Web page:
How do I rent a safe deposit box in Wells Fargo Bank?
Safe deposit boxes are available at most Wells Fargo locations. The yearly rental fee varies depending on the type of account you have and the size of the box. Please contact a banker at your local Wells Fargo for details.
To make the annual payment for your Safe Deposit Box:
Call at 1-800-TO-WELLS (1-800-869-3557) to establish automatic payments from your account to pay the Safe Deposit box renewal fee.
Or visit your local Wells Fargo location.
Or mail your payment to Wells Fargo Safe Deposit Operations, P.O. Box 3446, Portland, Oregon, 97208. Include your invoice or write the box number on your check.
To close your Safe Deposit Box, please visit the Wells Fargo location and remove your personal belongings. If the box is empty, send the keys and a signed written cancellation request to the address listed above.
Fees Safe Deposit Boxes
Safe Deposit Box Annual Rental Fee Annual service fee for your Wells Fargo Safe Deposit Box. Varies by size
Safe Deposit Late Fee — 60 days If your annual fee is over 60 days delinquent, you will be charged a fee. $10
Safe Deposit Late Fee — 90 days If your annual fee is over 90 days delinquent, you will be charged a fee. $15 The 90-day late fee is in addition to the 60-day late fee.
Safe Deposit Keys Deposit for keys to your safe deposit box. $20 for two keys One-time fee
Safe Deposit Key Replacement Replace lost or stolen safe deposit keys. $25 each
Safe Deposit Non-Emergency Drilling When drilling is required to obtain the contents of your safe deposit box and at least three business days notice is provided. $125 minimum
Safe Deposit Emergency Drilling When drilling is required to obtain the contents of your safe deposit box and less than three business days notice is provided. $175 minimum
How much does a safe deposit box cost in Bank of America?
The cost varies by the size of the box. Locate your nearest banking center to inquire about safe deposit box availability and pricing.
Easy access for everyone
Accessible parking spaces
Accessible restrooms and Braille signage (where available)
Ramps in locations with steps
Accessible safe deposit box rooms
Rent Safe Deposit Boxes in USA Bank at Regions BankMaking Your Safe Deposit Box Even Safer
These simple measures should prevent thefts from your safe deposit box
Before renting a box: Read the security and operating procedures in your rental contract. Talk to the vault attendant about access procedures and security devices until you are comfortable with the level of protection. ''Observe such things as whether customers, locksmiths or other people are left alone inside the vault, which may give them an opportunity to tamper with the locks," says Kate Spears of the FDIC's Division of Compliance and Consumer Affairs in Washington. ''Nowadays, devices such as electronic lock-picks or other special tools can be used in a flash and leave no sign of tampering— except that the contents of the box are missing." Also, make sure the bank's safe deposit area has a ''viewing" room or booth outside of the vault that you can use to inspect your box's contents in privacy and safety.
At home: Keep your two safe deposit box keys apart from each other and in safe places (not with your house keys or car keys). Don't keep your keys on a key ring or in an envelope that would indicate the bank's name or the location of your box. Give your extra key only to someone you trust. ''If even one of your keys is lost," says Chicago banker Donald Sansone, ''notify the bank immediately so their personnel are on alert against someone trying to perpetrate a fraud." If both keys are lost, you should get a new box (and be prepared to pay to have your old box drilled open). Keep written and photographic records of your box's contents at home, in case any items are lost and you need to file a claim. Also check your home insurance policy to see if it covers the items in your box against loss or damage.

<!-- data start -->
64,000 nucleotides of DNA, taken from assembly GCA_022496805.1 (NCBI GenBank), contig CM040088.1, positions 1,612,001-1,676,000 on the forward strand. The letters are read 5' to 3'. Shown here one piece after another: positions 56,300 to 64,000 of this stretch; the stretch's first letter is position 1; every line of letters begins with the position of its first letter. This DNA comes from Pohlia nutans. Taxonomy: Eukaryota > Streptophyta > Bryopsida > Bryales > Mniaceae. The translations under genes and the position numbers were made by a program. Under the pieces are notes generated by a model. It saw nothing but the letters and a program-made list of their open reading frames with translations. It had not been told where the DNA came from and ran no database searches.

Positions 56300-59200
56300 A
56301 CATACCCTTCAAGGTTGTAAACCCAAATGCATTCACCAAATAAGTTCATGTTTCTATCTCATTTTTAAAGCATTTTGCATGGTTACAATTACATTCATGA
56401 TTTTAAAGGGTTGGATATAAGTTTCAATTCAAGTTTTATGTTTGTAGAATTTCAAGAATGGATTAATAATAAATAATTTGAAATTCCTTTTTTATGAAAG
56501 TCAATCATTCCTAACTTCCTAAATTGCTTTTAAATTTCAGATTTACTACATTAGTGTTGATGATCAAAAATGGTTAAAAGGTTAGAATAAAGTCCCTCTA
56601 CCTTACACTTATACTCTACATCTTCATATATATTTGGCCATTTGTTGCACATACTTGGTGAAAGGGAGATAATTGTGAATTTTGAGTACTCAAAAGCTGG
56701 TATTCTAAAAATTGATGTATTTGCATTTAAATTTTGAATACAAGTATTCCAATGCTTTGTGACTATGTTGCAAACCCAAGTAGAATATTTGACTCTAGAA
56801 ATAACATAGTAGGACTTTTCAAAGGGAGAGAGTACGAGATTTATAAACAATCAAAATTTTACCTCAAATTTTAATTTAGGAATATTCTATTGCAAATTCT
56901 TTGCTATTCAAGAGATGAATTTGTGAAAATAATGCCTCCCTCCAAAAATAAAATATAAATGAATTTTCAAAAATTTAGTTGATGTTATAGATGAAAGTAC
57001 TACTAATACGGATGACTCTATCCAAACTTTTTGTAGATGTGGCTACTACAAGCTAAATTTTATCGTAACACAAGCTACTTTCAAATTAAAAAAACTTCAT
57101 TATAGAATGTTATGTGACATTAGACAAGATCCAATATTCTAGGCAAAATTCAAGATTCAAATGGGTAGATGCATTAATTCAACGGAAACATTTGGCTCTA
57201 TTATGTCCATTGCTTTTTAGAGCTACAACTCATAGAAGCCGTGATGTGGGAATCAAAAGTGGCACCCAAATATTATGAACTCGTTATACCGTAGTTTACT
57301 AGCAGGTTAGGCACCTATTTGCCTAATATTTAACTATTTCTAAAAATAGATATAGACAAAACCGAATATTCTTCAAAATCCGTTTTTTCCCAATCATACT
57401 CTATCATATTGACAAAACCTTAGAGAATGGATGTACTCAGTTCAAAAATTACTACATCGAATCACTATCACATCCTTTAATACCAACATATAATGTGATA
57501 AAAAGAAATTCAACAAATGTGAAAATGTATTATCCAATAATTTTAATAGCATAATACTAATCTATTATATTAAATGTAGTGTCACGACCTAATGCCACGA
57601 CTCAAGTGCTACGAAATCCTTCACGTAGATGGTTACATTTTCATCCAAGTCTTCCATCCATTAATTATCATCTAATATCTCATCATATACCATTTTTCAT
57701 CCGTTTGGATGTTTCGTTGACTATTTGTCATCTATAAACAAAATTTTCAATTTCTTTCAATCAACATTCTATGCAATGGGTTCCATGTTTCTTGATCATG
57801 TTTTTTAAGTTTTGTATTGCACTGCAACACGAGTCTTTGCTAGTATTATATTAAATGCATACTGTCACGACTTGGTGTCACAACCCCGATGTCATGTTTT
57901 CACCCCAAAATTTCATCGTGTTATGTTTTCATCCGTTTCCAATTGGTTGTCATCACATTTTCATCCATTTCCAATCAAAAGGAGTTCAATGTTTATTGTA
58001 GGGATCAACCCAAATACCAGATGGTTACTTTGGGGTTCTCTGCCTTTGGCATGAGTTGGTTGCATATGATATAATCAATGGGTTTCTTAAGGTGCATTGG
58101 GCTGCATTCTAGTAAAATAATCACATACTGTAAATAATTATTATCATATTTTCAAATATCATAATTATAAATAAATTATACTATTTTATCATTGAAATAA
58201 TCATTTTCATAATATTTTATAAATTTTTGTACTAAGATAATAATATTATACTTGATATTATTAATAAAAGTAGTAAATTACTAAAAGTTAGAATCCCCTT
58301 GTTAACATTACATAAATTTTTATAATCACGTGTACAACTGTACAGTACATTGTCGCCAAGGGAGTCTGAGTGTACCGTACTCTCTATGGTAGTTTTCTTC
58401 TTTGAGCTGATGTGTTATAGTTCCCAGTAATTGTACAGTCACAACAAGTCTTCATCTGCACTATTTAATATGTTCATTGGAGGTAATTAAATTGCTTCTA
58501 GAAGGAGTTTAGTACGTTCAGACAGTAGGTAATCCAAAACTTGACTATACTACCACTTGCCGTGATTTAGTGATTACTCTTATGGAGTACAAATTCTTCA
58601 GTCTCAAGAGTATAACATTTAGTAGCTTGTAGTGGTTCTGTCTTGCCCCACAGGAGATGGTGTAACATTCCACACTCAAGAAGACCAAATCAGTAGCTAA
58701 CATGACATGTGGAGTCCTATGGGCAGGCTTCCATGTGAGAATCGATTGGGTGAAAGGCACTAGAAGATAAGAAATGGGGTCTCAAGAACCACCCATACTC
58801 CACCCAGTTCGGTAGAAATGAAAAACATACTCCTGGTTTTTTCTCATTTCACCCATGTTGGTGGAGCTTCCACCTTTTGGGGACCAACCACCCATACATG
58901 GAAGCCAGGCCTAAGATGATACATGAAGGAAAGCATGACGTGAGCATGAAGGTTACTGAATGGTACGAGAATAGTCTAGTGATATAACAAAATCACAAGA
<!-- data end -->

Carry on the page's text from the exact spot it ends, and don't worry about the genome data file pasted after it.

Inside the vault: Accompany the bank employee into the vault, and be sure no other customers are there with you. After you arrive at the vault, it's OK to give the attendant your key for the few seconds it takes to open or close the box door, but never lose sight of the key and never leave it in the box door. An unscrupulous attendant or dishonest customer only needs a few seconds to make a wax impression of your key, which can be used to make a duplicate. Also, never let a bank employee take the box out of your sight. When you return your box to the vault, be sure the box door is properly locked and that you have your key before you leave. ''Don't allow a bank employee to keep your key and handle transactions for you if you're not there— something elderly customers have done and regretted," adds Carol Mesheske, chief of a section in the FDIC's Division of Supervision that monitors fraudulent activities at banks.
Outside the vault: Only open the safe deposit box when you're inside the viewing booth and away from bank employees and customers. ''Before leaving the privacy booth, make sure all valuables are safely back inside the box," recommends Gene Seitz, also of the FDIC's anti-fraud group. ''And make sure there's nothing left behind that may indicate the contents of your box, such as a currency strap, a specially-marked envelope or an empty jewelry box."
If there's a problem: Tell a bank manager if the vault attendant seems a bit lax in following security procedures or if you spot something suspicious going on. Immediately report to the manager any items you believe are missing from your box or if there are signs of unauthorized or forced entry. If you're pretty sure you've been victimized, it's also a good idea to contact the National Fraud Information Center (phone: 800-876-7060), which reports suspected crimes to law enforcement agencies. If your bank doesn't resolve the matter to your satisfaction, you may contact its federal regulator.